Let's start with a little background: Nearly any carmaker's marketing department will tell you that its cars are born from jets. But the heads-up display is the most prominent option that actually comes from the aviation world. First patented by the Royal Air Force during World War II, it enabled the to fly faster and easier at night. As jets evolved, so did advancements in instruments, flight computers, and guidance systems. HUDs have become essential to flying. In a fighter plane, with the enemy on your tail and AIM- at the ready, having all that information right up front could mean life and death.
How does it work?
Your windshield serves as a giant screen, and a projector embedded in the dashboard sends a transparent image onto it. The image leaves the projector and bounces off a series of mirrors, magnifying and flipping the image so that the data comes out right-side up and legible. Press a toggle switch by the dashboard and you can adjust where the display is on your windshield—something accomplished with a rotating mirror.
Some car companies like Mazda project their heads-up data onto a small plastic window that flips up, known as a combiner. This creates a uniform image no matter how the windshield's shaped. It also reduces the number of mirrors needed to send the image onto the windshield clearly. And a lot of aftermarket displays use such a combiner so you can install it in nearly any vehicle you please.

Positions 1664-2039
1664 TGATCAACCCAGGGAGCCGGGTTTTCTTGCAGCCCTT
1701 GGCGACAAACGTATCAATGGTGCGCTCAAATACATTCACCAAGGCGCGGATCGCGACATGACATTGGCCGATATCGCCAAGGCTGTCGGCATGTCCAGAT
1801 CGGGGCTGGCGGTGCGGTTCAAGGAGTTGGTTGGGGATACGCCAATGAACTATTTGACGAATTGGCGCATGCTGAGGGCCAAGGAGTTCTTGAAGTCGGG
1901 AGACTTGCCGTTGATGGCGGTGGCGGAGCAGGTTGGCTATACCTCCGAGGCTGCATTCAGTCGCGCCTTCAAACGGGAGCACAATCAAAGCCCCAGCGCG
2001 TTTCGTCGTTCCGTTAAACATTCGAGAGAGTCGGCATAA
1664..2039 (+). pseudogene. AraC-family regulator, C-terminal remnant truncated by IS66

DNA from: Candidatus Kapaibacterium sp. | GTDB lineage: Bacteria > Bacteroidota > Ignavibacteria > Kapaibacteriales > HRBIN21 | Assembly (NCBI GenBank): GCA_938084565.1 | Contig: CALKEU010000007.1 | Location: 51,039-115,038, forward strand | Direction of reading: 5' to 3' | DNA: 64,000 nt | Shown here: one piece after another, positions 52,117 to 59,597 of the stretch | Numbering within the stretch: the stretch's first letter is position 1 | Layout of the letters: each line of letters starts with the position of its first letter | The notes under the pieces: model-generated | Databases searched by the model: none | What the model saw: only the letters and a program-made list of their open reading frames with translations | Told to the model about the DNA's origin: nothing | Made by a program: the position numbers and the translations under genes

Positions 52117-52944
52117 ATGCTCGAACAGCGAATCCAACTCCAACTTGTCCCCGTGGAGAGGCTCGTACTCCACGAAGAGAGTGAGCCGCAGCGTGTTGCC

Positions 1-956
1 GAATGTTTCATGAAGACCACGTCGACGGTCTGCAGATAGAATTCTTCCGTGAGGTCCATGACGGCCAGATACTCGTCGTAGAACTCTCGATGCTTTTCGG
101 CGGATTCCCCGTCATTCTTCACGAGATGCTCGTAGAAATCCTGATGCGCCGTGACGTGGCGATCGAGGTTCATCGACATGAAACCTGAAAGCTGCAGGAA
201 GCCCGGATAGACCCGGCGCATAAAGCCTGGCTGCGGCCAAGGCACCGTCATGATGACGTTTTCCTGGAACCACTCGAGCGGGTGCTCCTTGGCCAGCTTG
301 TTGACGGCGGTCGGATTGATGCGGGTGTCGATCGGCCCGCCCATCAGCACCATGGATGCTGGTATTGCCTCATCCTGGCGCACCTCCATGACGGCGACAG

What can you see?
There's your speed, sure—that's the most important one. And turn-by-turn navigation, complete with ghostly arrows all floating right atop your lane. The Corvette has had an HUD system since 1998, and it displays performance data like engine speed, g-forces, gear position, and oil temperature, further reinforcing that fighter-pilot cachet. And on some high-end cars, there's even the option of night vision: projecting images taken from behind the grille onto the windshield, it may save you from running into animals.
Further on down the line, manufacturers aren't just calling it a mere Heads-Up Display. Rather, it's full-on augmented reality—arrows and pathways overlaid on the road ahead, providing foolproof navigation, and the ability to see how fast that truck is going in front of you, and if there's anything behind it you might miss. Companies like Continental and Harman are working on this right now.
So the takeaway? If you think your car is too old or plebeian for HUD, know that the cheapest HUD system on ("Modernizes your vehicle!" says one five-star reviewer.) These systems plug into your car's on-board diagnostics, and mine it for every bit of data you might need: speed, fuel consumption, mileage, engine faults, everything except navigation. It's easier than you think to retrofit your ride.